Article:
LB: Tell us about the covers of your books, Swept Up and Narrow Miss, which are awesome, btw, and how they came about.

KDT: I was very fortunate to get Jason Gurley as my cover designer for Swept Up. He was awesome to work with, and gave me so much more than a cover. He was full of writing advice. Sadly, he has decided to retire from cover design. Narrow Miss was designed by my sister, Kendra Marvin from Boots and Bling Photography. She’d been saying she was interested in learning how to do covers as she loves graphic art. When I found out Jason was unavailable for my future projects, I shoved her into the deep end of the pool. She’s learning quickly, and has some great ideas and mad skills.

LB: How did you publishing this book and why?

KDT: I chose to self-publish through Amazon. I used Create Space for print on demand paperbacks, and Kindle Direct Publishing for my e-books. I chose to self-publish because I wanted to be in charge of every step of the process and maintain my rights. Plus, I’ve always wanted to run my own business.

LB: Did you format Swept Up on your own?

KDT: I formatted Swept Up on my own. It was very easy to prepare my e-book using Scrivener, which is only a $40 program. Create Space walked me through the process of formatting my paperback. I only needed Word for that.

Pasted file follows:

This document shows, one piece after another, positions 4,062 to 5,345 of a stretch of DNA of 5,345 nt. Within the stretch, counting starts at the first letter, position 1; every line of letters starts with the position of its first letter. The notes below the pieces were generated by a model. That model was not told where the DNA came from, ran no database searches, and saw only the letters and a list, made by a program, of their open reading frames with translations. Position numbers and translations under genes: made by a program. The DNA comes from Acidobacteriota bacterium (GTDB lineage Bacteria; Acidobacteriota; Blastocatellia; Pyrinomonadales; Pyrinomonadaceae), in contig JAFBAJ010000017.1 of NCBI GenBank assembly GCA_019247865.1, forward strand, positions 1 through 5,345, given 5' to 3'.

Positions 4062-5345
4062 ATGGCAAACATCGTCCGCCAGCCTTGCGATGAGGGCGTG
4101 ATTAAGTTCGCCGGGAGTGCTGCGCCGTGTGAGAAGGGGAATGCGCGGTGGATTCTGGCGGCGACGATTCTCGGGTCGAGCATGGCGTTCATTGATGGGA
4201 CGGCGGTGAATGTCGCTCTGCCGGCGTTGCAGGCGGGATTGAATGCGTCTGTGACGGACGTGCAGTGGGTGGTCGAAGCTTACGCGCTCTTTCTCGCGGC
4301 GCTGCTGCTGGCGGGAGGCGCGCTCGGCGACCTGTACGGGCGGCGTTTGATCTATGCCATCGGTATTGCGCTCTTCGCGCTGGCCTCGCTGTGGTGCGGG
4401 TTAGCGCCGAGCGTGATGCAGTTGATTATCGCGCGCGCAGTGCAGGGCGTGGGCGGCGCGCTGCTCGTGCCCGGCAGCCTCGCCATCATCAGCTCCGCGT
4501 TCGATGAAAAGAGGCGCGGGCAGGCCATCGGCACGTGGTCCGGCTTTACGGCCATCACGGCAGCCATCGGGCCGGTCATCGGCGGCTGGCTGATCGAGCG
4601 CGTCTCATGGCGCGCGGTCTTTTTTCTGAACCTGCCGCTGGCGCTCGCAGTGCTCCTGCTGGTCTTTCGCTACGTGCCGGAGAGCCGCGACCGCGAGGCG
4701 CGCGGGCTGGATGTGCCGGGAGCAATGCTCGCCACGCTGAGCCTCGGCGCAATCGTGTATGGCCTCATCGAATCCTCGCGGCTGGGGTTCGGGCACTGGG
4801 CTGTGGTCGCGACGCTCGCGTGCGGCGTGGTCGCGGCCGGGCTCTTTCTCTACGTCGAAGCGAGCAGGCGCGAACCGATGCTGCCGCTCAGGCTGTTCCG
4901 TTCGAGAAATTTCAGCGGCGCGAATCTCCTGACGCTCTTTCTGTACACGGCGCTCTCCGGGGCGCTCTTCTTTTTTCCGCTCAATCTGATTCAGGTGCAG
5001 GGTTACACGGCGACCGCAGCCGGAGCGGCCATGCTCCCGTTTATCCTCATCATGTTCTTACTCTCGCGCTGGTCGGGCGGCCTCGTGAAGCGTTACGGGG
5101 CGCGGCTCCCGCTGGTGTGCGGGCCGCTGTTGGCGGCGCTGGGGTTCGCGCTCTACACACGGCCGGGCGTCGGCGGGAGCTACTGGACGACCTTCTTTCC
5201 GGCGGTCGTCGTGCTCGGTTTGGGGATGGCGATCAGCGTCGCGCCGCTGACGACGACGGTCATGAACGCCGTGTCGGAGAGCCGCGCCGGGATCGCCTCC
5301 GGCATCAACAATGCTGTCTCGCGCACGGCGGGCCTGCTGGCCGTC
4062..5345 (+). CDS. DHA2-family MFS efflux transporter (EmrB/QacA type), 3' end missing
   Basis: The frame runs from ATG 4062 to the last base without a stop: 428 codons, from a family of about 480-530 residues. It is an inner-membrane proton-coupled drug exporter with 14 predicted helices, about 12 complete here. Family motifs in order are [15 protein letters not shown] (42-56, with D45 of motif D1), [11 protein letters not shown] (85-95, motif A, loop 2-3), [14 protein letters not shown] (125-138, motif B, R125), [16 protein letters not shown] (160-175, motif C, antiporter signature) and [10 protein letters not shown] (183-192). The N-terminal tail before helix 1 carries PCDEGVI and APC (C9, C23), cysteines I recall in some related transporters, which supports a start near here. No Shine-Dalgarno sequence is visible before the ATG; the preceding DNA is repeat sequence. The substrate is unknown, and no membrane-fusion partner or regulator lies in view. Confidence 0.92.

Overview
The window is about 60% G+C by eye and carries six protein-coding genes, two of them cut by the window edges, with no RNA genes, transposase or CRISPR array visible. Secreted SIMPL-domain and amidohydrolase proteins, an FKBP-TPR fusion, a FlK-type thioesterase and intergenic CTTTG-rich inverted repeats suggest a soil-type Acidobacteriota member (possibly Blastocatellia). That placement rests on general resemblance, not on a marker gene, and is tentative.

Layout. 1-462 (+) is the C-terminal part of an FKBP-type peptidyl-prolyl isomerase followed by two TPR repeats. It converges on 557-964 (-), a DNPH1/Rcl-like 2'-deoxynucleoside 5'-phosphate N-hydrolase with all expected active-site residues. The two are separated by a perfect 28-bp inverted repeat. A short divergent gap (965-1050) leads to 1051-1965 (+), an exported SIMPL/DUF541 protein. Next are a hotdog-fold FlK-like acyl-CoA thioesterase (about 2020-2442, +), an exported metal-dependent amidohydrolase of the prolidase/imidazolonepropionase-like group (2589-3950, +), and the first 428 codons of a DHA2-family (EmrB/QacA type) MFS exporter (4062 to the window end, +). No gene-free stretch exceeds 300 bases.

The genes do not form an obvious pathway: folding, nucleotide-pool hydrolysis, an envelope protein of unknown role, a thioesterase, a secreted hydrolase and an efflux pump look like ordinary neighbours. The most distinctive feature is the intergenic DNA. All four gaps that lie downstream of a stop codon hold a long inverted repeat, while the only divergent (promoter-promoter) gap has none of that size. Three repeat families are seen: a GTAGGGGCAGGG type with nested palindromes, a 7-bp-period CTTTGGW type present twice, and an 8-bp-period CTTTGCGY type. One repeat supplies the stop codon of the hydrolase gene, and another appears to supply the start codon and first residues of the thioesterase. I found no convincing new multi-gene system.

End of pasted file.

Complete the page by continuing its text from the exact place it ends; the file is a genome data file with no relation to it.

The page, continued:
LB: When it comes to marketing your book, do you have any tips on what to do and what not to do?

KDT: I’m still learning a lot about marketing, but here’s what I’ve been doing. I have a Facebook author page. It doesn’t have a lot of followers, so I also use my personal page for marketing. I share my blog posts, new release announcements, inspirational writing quotes, and random personal updates. I only post a handful of times per week on the official author page. I also use Twitter. I’ve learned through observation that continually spamming the feeds with “buy my book” stuff is very annoying and you lose followers. I tweet new blog posts, random updates, and tips about writing and running a business. I aim to be helpful and create relationships with people both online and in person. If they want to buy a book,  they will. I will confess that on release days, I talk about the new book a lot. I figure, it’s okay every once in a while. To me this business is more than selling books, it’s about making connections with people. Books have been precious to me my whole life. I want to get to know the people who read my work and what it means to them.

LB: Which social network worked best for you?

KDT: Facebook is great for reaching my family and friends. Twitter has been the best for reaching new readers.